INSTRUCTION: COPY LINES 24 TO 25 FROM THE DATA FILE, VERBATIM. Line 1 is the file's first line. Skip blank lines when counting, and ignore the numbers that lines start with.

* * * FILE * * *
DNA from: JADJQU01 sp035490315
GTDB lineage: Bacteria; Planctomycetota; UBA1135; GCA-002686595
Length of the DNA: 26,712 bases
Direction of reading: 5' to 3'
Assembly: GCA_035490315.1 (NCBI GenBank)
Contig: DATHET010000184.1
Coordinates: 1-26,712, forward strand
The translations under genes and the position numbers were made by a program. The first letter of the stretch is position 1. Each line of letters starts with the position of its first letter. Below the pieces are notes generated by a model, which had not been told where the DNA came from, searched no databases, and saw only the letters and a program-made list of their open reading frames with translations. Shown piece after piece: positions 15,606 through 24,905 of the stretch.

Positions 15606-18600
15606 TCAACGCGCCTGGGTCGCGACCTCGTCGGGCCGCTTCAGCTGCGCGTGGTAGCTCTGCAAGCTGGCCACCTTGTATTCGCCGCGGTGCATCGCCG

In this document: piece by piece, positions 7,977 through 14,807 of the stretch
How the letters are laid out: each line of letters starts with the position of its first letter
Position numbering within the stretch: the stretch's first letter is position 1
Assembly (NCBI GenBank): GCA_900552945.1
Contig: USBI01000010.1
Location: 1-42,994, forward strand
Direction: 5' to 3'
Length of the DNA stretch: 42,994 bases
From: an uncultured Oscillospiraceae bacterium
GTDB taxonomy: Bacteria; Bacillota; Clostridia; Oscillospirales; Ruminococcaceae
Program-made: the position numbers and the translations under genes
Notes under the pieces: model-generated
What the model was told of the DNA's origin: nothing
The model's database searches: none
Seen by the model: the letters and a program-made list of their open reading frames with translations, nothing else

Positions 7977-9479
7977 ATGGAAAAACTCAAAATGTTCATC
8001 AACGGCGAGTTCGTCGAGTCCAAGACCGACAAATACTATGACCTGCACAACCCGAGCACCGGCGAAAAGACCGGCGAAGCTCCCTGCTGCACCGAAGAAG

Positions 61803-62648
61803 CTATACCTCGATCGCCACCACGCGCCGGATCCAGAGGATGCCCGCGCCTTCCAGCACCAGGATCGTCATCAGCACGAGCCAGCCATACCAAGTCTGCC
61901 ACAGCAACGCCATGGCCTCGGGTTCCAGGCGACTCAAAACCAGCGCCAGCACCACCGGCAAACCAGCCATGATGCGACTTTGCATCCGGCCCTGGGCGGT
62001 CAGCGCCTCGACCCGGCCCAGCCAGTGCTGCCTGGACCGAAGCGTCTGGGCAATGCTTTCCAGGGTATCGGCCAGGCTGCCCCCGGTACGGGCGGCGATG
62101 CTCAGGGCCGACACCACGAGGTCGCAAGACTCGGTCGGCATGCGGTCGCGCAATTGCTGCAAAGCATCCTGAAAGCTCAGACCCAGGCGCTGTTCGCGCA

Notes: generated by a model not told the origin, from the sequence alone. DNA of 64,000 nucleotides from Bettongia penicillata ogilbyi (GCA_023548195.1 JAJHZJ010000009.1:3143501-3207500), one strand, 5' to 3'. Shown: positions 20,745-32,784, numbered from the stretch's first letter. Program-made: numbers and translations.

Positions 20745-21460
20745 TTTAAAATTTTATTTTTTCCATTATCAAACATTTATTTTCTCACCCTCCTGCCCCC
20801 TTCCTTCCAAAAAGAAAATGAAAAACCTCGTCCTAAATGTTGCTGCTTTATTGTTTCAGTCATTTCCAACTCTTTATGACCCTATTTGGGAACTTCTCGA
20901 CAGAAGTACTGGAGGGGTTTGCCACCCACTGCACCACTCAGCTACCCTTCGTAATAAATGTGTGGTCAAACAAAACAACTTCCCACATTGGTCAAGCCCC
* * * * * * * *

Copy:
The model's database searches: none
Seen by the model: the letters and a program-made list of their open reading frames with translations, nothing else